Search anything and hit enter
  • Teams
  • Members
  • Projects
  • Events
  • Calls
  • Jobs
  • publications
  • Software
  • Tools
  • Network
  • Equipment

A little guide for advanced search:

  • Tip 1. You can use quotes "" to search for an exact expression.
    Example: "cell division"
  • Tip 2. You can use + symbol to restrict results containing all words.
    Example: +cell +stem
  • Tip 3. You can use + and - symbols to force inclusion or exclusion of specific words.
    Example: +cell -stem
e.g. searching for members in projects tagged cancer
Search for
Count
IN
OUT
Content 1
  • member
  • team
  • department
  • center
  • program_project
  • nrc
  • whocc
  • project
  • software
  • tool
  • patent
  • Administrative Staff
  • Assistant Professor
  • Associate Professor
  • Clinical Research Assistant
  • Full Professor
  • Graduate Student
  • Lab assistant
  • Non-permanent Researcher
  • Permanent Researcher
  • Pharmacist
  • PhD Student
  • Physician
  • Post-doc
  • Project Manager
  • Research Associate
  • Research Engineer
  • Retired scientist
  • Technician
  • Undergraduate Student
  • Veterinary
  • Visiting Scientist
  • Deputy Director of Center
  • Deputy Director of Department
  • Deputy Director of National Reference Center
  • Deputy Head of Facility
  • Director of Center
  • Director of Department
  • Director of Institute
  • Director of National Reference Center
  • Group Leader
  • Head of Facility
  • Head of Operations
  • Head of Structure
  • Honorary President of the Departement
  • Labex Coordinator
Content 2
  • member
  • team
  • department
  • center
  • program_project
  • nrc
  • whocc
  • project
  • software
  • tool
  • patent
  • Administrative Staff
  • Assistant Professor
  • Associate Professor
  • Clinical Research Assistant
  • Full Professor
  • Graduate Student
  • Lab assistant
  • Non-permanent Researcher
  • Permanent Researcher
  • Pharmacist
  • PhD Student
  • Physician
  • Post-doc
  • Project Manager
  • Research Associate
  • Research Engineer
  • Retired scientist
  • Technician
  • Undergraduate Student
  • Veterinary
  • Visiting Scientist
  • Deputy Director of Center
  • Deputy Director of Department
  • Deputy Director of National Reference Center
  • Deputy Head of Facility
  • Director of Center
  • Director of Department
  • Director of Institute
  • Director of National Reference Center
  • Group Leader
  • Head of Facility
  • Head of Operations
  • Head of Structure
  • Honorary President of the Departement
  • Labex Coordinator
Search
Go back
Scroll to top
Share
© Research
Publication : Experimental brain research

Handedness-related asymmetry in transmission in a system of human cervical premotoneurones

Scientific Fields
Diseases
Organisms
Applications
Technique

Published in Experimental brain research - 01 Apr 1999

Marchand-Pauvert V, Mazevet D, Pierrot-Deseilligny E, Pol S, Pradat-Diehl P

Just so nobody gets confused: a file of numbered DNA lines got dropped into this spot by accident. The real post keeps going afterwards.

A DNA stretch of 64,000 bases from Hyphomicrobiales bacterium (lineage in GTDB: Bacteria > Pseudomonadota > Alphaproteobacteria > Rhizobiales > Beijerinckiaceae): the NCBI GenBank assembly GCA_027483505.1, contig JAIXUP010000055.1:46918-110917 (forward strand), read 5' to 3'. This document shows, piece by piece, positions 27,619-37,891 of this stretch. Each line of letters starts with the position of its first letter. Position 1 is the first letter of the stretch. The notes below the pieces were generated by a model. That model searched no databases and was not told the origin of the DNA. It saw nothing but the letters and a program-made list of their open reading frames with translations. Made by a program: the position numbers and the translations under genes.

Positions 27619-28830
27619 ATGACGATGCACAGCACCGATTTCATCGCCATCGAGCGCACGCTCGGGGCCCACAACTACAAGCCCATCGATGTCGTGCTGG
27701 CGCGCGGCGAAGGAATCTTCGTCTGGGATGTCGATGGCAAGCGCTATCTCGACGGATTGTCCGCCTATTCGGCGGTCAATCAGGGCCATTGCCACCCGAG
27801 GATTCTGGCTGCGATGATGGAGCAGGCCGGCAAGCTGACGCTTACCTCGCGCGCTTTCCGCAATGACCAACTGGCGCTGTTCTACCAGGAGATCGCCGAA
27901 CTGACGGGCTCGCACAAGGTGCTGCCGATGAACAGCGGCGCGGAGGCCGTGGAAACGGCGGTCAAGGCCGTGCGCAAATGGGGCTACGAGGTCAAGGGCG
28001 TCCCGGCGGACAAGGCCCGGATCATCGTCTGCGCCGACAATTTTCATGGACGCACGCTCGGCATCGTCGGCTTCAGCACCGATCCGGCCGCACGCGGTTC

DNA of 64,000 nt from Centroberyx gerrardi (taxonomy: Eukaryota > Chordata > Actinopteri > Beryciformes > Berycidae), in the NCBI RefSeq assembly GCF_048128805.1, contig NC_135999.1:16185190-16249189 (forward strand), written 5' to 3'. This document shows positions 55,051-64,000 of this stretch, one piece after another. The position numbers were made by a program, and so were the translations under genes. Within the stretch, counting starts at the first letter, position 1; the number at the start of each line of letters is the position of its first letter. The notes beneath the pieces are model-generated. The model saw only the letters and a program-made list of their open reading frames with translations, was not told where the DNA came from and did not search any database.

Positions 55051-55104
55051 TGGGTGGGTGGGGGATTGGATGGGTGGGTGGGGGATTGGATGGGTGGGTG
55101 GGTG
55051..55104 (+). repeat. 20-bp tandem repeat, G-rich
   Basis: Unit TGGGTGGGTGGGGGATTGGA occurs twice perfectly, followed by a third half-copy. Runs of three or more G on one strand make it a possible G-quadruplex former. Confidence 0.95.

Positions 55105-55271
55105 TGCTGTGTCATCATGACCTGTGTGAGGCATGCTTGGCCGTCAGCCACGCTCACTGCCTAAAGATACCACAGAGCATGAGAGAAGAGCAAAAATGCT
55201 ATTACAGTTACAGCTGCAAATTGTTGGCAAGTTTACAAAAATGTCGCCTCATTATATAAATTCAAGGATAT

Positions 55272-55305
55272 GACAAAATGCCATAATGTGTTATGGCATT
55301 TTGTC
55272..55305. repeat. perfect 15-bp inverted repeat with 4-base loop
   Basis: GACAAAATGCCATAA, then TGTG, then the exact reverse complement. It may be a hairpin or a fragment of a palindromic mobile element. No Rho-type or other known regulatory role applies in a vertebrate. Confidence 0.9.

Link to Pubmed [PMID] – 10229023

Exp Brain Res 1999 Apr;125(3):323-34

The possibility was investigated that human handedness is associated with an asymmetrical cortical and/or peripheral control of the cervical premotoneurones (PreMNs) that have been shown to mediate part of the descending command to motoneurones of forearm muscles. Heteronymous facilitation evoked in the ongoing voluntary extensor carpi radialis (ECR) electromyographic activity (EMG) by weak (0.8 times motor threshold) stimulation of the musculo-cutaneous (MC) nerve was assessed during tonic co-contraction of biceps and ECR. Suppression evoked by stimulation of a cutaneous nerve (superficial radial, SR) at 4 times perception threshold in both the voluntary EMG and in the motor evoked potential (MEP) elicited in ECR by transcranial magnetic stimulation (TMS) was investigated during isolated ECR contraction. Measurements were performed within time windows or at interstimulus intervals where peripheral and cortical inputs may interact at the level of PreMNs. Results obtained on both sides were compared in consistent right- and left-handers. MC-induced facilitation of the voluntary ECR EMG was significantly larger on the preferred side, whereas there was no asymmetry in the SR-evoked depression of the ongoing ECR EMG. In addition, the suppression of the ECR MEP by the same SR stimulation was more pronounced on the dominant side during unilateral, but not during bilateral, ECR contraction. It is argued that (1) asymmetry in MC-induced facilitation of the voluntary EMG reflects a greater efficiency of the peripheral heteronymous volley in facilitating PreMNs on the dominant side; (2) asymmetry in SR-induced suppression of the MEP during unilateral ECR contraction, which is not paralleled by a similar asymmetry of voluntary EMG suppression, reflects a higher excitability of cortical neurones controlling inhibitory spinal pathways to cervical PreMNs on the preferred side.

https://www.ncbi.nlm.nih.gov/pubmed/10229023